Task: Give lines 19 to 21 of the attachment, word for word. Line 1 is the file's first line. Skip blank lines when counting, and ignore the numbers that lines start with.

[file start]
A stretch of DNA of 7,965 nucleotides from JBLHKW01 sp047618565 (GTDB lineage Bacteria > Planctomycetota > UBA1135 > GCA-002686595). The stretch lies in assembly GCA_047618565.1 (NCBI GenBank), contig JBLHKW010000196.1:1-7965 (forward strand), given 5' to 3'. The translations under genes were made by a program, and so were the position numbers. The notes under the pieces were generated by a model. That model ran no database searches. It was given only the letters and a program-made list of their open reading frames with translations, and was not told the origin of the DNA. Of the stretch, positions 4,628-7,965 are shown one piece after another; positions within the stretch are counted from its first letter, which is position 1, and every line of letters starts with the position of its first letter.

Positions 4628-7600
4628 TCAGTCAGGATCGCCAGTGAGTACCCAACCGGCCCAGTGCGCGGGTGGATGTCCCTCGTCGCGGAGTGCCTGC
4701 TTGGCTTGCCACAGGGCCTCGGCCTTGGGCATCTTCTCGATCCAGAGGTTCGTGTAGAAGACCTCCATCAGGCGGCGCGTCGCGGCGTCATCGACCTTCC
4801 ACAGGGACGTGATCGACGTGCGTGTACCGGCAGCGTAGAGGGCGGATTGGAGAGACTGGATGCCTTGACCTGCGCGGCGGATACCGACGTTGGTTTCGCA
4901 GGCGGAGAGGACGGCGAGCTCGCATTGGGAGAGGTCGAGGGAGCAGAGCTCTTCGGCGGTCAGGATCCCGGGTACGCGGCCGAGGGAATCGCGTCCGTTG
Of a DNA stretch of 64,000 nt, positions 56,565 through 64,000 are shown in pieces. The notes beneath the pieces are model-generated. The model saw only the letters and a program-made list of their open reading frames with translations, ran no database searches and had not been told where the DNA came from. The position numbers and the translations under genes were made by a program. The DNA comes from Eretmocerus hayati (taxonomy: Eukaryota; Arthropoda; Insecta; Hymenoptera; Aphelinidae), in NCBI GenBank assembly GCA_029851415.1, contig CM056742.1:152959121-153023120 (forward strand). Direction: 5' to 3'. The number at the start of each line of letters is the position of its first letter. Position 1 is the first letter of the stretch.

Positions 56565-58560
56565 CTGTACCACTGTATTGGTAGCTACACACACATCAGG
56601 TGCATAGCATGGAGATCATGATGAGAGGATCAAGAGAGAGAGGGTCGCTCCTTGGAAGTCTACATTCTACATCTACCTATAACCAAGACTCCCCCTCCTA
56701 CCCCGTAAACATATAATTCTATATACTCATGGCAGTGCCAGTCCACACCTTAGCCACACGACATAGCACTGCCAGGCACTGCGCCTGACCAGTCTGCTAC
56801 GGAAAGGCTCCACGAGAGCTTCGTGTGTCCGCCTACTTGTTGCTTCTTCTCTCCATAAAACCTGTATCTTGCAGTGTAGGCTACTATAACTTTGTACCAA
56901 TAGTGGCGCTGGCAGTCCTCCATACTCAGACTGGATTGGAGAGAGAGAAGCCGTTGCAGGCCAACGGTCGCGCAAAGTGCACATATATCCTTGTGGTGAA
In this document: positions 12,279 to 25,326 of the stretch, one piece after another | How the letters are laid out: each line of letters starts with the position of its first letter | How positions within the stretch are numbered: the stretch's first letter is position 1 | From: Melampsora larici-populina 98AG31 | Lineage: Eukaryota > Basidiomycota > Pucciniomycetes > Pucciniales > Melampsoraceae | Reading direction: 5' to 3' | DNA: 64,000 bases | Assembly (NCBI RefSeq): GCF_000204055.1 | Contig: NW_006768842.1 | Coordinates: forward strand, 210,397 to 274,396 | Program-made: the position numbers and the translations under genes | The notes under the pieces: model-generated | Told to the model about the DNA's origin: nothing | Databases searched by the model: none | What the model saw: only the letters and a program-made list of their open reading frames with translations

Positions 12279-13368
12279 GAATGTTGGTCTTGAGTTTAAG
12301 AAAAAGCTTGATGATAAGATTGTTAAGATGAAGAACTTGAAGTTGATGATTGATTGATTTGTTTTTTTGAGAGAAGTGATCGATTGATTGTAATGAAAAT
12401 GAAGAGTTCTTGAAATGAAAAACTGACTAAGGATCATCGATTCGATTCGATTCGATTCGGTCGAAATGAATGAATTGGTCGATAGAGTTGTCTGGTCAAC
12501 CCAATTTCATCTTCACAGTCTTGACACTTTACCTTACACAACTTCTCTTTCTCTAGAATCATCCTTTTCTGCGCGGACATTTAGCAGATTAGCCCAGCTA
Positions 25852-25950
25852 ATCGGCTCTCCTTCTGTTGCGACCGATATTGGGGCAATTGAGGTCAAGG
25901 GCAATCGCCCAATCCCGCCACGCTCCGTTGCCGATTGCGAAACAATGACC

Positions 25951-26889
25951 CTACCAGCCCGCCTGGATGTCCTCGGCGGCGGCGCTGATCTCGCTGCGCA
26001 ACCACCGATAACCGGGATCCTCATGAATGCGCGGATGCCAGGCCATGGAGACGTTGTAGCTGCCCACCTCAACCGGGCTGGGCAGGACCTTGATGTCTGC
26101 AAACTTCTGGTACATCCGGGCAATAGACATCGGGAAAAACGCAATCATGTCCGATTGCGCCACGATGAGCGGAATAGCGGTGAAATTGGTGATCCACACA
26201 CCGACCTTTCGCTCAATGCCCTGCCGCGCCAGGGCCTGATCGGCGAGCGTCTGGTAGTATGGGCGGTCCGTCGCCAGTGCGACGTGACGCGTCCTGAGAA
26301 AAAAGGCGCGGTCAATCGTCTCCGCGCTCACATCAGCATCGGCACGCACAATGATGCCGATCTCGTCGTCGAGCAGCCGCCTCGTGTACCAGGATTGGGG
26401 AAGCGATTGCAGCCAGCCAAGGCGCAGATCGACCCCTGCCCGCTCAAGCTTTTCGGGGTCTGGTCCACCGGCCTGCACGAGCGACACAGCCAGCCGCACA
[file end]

12501 CCAATTTCATCTTCACAGTCTTGACACTTTACCTTACACAACTTCTCTTTCTCTAGAATCATCCTTTTCTGCGCGGACATTTAGCAGATTAGCCCAGCTA
Positions 25852-25950
25852 ATCGGCTCTCCTTCTGTTGCGACCGATATTGGGGCAATTGAGGTCAAGG